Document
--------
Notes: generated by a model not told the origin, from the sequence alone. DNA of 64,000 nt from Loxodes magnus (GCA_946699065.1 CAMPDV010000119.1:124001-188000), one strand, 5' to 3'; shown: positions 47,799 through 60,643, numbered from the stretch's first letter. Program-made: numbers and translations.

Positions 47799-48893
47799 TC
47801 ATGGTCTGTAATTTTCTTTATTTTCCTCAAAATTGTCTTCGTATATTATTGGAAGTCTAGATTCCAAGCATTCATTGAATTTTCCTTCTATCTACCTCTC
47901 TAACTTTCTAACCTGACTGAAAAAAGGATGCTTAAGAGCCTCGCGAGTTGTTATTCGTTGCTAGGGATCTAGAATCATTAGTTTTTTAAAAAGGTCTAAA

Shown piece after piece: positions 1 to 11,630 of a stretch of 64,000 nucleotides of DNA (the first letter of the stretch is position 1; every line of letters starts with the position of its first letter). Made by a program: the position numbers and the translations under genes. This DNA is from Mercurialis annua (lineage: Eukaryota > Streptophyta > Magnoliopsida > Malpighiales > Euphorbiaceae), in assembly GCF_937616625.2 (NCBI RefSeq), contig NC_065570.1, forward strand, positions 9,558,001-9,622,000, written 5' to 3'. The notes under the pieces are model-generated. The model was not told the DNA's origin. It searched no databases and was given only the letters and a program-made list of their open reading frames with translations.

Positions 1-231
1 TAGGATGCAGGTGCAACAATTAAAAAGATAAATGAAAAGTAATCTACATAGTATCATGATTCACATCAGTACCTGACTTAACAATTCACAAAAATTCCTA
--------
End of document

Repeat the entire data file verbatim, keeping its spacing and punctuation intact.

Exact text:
Notes: generated by a model not told the origin, from the sequence alone. DNA of 64,000 nt from Loxodes magnus (GCA_946699065.1 CAMPDV010000119.1:124001-188000), one strand, 5' to 3'; shown: positions 47,799 through 60,643, numbered from the stretch's first letter. Program-made: numbers and translations.

Positions 47799-48893
47799 TC
47801 ATGGTCTGTAATTTTCTTTATTTTCCTCAAAATTGTCTTCGTATATTATTGGAAGTCTAGATTCCAAGCATTCATTGAATTTTCCTTCTATCTACCTCTC
47901 TAACTTTCTAACCTGACTGAAAAAAGGATGCTTAAGAGCCTCGCGAGTTGTTATTCGTTGCTAGGGATCTAGAATCATTAGTTTTTTAAAAAGGTCTAAA

Shown piece after piece: positions 1 to 11,630 of a stretch of 64,000 nucleotides of DNA (the first letter of the stretch is position 1; every line of letters starts with the position of its first letter). Made by a program: the position numbers and the translations under genes. This DNA is from Mercurialis annua (lineage: Eukaryota > Streptophyta > Magnoliopsida > Malpighiales > Euphorbiaceae), in assembly GCF_937616625.2 (NCBI RefSeq), contig NC_065570.1, forward strand, positions 9,558,001-9,622,000, written 5' to 3'. The notes under the pieces are model-generated. The model was not told the DNA's origin. It searched no databases and was given only the letters and a program-made list of their open reading frames with translations.

Positions 1-231
1 TAGGATGCAGGTGCAACAATTAAAAAGATAAATGAAAAGTAATCTACATAGTATCATGATTCACATCAGTACCTGACTTAACAATTCACAAAAATTCCTA